Monday, 5 October 2015

Frost Tender Seeds Planted

Posting from Australia - Cold Climate Zone -  NSW, Central Tablelands (central West)  Frost tender seeds planted (Monday 05/10/15) and now sitting behind glass on the veranda waiting to sprout. I basically plant the same amount year after year.
Corn - 108
Beans - 27
Pumpkin - 7
Zucchini - 1
Cabbage - 7
Broccoli - 7
Cauliflower - 7
Tomatoes - 7
Beetroot - 14
Capsicum - 9
Celery 20+
Coz Lettuce -8
Iceberg Lettuce - 8
Spinach - 8
Radish - 20+
Cucumber 8
Potatoes x 10 bags (5 varieties)

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Seeds planted last month
Carrots x 4 packets (1 variety)
Peas - 24
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Seeds planted in August
Onions x 5 packets (3 varieties)
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Garlic planted March (3 varieties)
Strawberries planted 6 years ago

This is a link to what my VEGETABLE GARDEN looked like in Jan 2014

Below is what my garden looks like at the moment. We are just coming into Spring time, the temperatures are slowly rising and the frosts are getting less and less.

The strawberries, peas, carrots & onions are already in the ground. The remaining seeds will stay out on the veranda until second week of November and then they will be transplanted into the main garden.

The garlic is beginning to form bulbs so a couple more months and then harvest time (unless we get a late cold snap which will cause me to harvest them early)

* All seeds used in my garden are "open pollination" - a word describing how plants reproduce and have been reproducing for millions of years before humans came along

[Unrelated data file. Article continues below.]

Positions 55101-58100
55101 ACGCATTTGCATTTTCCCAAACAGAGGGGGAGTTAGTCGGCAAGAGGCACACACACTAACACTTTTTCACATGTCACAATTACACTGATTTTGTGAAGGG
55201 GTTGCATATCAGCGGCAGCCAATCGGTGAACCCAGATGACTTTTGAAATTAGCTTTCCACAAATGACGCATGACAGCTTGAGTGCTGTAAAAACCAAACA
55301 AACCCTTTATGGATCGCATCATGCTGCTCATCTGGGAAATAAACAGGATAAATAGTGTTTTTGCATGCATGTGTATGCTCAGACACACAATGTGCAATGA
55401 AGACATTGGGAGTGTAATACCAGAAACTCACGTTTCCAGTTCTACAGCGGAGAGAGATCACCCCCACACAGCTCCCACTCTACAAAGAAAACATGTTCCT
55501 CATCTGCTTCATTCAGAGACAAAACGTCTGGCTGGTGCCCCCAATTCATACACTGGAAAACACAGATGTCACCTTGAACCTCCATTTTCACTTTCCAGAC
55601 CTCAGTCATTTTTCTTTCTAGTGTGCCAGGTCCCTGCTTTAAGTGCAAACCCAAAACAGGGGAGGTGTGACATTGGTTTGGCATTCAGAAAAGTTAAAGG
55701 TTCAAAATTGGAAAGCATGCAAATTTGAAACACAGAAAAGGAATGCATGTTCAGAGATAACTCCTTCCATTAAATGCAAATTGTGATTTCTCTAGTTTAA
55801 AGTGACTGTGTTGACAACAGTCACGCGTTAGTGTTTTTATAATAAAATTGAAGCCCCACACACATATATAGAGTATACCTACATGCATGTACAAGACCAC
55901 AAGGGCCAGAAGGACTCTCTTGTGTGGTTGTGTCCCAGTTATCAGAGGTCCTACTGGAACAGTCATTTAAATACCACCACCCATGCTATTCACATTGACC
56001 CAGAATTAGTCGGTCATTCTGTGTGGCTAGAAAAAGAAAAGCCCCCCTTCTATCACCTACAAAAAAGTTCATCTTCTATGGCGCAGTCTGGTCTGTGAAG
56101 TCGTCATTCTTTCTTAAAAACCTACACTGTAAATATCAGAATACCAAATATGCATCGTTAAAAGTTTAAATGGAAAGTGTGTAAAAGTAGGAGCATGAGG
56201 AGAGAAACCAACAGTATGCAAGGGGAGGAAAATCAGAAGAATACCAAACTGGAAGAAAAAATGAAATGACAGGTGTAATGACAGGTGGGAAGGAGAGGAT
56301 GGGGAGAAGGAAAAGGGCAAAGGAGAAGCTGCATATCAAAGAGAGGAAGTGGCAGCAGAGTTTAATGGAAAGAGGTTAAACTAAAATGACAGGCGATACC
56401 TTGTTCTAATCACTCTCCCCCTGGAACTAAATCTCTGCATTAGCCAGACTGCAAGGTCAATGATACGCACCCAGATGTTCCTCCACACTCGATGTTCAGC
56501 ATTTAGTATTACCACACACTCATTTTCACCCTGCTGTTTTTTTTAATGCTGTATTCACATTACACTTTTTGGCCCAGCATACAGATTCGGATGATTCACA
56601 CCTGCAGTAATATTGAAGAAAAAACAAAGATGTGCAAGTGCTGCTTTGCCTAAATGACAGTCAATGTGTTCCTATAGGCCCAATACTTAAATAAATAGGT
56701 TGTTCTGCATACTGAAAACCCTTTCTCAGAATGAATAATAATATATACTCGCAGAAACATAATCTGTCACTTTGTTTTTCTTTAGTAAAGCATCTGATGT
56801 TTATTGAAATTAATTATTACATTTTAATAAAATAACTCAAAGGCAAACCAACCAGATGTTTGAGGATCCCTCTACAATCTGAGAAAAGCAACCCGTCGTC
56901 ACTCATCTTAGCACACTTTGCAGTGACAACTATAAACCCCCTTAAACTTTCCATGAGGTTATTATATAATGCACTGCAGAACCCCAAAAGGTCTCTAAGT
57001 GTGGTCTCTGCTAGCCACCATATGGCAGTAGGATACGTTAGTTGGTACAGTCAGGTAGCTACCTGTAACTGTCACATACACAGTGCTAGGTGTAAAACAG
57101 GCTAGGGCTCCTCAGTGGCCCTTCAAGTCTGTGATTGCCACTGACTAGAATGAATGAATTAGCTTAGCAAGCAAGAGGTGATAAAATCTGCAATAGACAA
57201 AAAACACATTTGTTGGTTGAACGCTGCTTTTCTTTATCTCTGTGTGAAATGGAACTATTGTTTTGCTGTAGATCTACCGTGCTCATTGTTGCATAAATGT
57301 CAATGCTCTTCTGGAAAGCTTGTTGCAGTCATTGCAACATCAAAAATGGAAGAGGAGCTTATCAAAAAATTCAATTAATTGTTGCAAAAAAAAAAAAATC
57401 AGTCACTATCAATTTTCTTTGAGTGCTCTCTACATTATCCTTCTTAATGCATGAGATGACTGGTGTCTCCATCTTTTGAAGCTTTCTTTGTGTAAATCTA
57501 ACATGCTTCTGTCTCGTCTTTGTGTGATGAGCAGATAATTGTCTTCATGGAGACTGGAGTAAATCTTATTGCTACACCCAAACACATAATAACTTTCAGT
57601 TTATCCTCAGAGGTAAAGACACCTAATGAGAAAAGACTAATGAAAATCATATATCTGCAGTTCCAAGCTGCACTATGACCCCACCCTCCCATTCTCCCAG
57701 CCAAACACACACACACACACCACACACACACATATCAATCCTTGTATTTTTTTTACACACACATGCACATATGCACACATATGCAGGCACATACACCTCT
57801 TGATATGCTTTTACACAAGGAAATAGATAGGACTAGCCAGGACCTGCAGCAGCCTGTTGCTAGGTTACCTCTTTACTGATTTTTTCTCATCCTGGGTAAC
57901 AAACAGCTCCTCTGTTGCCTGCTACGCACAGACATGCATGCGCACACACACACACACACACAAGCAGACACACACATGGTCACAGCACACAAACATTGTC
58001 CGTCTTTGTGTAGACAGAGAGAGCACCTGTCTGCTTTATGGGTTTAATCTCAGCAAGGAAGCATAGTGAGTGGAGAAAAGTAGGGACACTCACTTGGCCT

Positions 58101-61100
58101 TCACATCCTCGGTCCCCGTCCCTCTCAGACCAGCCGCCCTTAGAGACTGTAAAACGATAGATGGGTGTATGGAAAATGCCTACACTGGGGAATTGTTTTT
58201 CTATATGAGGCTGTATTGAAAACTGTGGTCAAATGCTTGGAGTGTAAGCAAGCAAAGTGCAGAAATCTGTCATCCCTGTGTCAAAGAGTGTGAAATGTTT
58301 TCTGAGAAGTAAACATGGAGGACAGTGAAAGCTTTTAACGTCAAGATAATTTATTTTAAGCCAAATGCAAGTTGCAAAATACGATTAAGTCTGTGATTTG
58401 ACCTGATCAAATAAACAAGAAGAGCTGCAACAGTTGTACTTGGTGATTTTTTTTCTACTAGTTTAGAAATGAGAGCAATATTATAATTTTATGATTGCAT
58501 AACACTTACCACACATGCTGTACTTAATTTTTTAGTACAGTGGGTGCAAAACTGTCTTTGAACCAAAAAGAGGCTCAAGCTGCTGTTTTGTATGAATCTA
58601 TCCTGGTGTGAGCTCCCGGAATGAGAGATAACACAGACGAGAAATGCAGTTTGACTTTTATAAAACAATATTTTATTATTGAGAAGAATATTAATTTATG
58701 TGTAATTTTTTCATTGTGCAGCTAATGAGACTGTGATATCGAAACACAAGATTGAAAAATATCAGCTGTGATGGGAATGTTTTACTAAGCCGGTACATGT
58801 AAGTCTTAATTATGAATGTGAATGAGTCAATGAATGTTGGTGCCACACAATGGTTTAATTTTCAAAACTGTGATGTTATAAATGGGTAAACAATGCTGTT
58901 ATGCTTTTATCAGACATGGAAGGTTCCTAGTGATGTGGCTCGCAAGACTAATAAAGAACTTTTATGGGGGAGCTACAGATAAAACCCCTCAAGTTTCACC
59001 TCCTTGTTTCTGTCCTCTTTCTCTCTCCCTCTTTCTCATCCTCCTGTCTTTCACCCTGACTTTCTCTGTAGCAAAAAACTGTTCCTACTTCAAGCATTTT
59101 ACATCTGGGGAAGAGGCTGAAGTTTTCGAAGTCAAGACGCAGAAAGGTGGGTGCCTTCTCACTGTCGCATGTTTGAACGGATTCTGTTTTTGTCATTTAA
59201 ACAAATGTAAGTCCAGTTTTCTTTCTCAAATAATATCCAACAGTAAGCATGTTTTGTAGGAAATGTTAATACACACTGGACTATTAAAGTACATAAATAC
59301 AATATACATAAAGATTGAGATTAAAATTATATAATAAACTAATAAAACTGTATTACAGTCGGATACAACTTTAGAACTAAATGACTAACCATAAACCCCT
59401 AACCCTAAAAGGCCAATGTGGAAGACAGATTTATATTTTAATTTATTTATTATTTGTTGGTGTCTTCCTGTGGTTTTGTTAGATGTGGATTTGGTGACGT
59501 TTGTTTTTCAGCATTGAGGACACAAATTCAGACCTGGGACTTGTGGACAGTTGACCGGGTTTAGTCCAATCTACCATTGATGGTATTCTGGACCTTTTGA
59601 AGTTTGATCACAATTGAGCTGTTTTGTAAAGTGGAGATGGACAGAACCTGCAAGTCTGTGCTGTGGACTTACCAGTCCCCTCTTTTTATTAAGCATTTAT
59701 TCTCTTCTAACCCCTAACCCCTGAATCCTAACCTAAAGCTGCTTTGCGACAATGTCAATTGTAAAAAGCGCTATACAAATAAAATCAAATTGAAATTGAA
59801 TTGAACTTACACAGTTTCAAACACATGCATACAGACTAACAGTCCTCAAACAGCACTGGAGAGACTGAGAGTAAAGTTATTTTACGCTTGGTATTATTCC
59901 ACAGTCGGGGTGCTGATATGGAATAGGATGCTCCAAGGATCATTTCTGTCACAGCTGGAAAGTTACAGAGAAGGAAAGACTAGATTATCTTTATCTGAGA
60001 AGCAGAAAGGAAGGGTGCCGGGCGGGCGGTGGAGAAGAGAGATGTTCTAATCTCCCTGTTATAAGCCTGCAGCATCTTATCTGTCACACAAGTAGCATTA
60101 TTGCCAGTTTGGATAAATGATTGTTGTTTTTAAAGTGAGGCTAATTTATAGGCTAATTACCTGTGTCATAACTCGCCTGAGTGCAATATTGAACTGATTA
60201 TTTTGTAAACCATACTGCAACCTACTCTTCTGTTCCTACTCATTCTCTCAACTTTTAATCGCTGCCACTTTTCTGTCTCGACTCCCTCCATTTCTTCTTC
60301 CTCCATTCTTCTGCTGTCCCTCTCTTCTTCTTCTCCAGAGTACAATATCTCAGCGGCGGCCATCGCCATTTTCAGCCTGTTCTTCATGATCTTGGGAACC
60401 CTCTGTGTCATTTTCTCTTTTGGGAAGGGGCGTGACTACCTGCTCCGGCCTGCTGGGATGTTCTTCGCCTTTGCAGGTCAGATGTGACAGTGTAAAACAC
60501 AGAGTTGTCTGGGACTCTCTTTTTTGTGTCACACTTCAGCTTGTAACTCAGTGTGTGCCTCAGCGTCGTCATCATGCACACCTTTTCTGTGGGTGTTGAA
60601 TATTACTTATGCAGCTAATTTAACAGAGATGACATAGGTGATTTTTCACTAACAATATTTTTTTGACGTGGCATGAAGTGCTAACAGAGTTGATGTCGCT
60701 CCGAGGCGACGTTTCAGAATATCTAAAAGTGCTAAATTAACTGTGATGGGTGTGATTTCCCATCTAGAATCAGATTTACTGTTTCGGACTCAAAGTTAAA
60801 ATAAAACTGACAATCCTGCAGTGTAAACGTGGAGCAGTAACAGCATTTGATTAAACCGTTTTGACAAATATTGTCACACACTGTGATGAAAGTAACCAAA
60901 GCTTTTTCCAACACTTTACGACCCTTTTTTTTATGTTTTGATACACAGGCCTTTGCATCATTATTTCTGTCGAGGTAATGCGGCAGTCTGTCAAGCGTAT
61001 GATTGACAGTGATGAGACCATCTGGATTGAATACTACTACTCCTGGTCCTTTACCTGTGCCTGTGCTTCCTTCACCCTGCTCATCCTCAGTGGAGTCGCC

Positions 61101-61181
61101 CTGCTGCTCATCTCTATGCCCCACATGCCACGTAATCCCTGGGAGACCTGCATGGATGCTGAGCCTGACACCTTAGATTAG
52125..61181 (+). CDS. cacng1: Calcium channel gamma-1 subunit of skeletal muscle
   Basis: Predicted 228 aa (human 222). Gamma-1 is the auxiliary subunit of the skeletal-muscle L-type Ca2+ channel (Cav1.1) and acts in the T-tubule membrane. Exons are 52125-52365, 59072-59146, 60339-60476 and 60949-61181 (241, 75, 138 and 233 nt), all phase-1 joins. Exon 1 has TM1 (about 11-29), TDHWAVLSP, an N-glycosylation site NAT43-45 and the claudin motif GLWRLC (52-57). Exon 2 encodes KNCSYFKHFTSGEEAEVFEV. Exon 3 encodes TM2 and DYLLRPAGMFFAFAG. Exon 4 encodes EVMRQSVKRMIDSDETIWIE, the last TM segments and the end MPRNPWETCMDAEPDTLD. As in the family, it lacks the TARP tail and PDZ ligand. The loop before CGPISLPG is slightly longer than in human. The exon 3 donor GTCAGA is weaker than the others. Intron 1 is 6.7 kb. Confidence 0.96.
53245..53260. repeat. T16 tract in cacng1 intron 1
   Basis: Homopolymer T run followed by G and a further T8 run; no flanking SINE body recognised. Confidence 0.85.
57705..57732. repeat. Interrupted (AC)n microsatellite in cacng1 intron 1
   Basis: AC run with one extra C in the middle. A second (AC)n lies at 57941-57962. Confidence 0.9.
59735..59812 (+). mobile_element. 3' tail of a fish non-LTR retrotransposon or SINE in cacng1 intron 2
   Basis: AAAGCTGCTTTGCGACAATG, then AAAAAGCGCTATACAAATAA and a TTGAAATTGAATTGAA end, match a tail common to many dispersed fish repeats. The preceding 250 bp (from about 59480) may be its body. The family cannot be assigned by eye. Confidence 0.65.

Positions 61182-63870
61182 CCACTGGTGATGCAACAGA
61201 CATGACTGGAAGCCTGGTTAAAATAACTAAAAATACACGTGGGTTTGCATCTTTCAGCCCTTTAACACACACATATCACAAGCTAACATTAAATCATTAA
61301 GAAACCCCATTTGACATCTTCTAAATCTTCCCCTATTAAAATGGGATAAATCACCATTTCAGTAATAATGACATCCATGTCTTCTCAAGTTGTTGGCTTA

* The cauliflower I use is "hybrid"  - Controlled breeding technique .. also occurs naturally in nature. Hybrid does not mean GM (they are 2 different breeding techniques) although companies that deal with GM technology will use both open pollinated & hybrid plants in combination with their gene modification techniques

* The tomatoes, peas & beans are "self pollinating" - means the pollen from its own anther drops onto its stigma thereby fertilizing itself ... the plant doesn't need pollen from any other plant in order to reproduce.

* The Sweet Corn is a "cultivar"  - result of selective breeding and is not GM .   (In USA there is a corn variety which is GM called BT Corn and carries the gene from bacteria Bacillus Thuringiensis, it is only available to cropping farms used under license and not available to back yard gardeners)

* The Capsicum California Wonder is a "Heirloom"   - because its such a great plant that it has been passed down through the generations - the word "heirloom"  does not automatically mean it is superior to any other plant. Its just a word and in botany it doesn't mean much at all.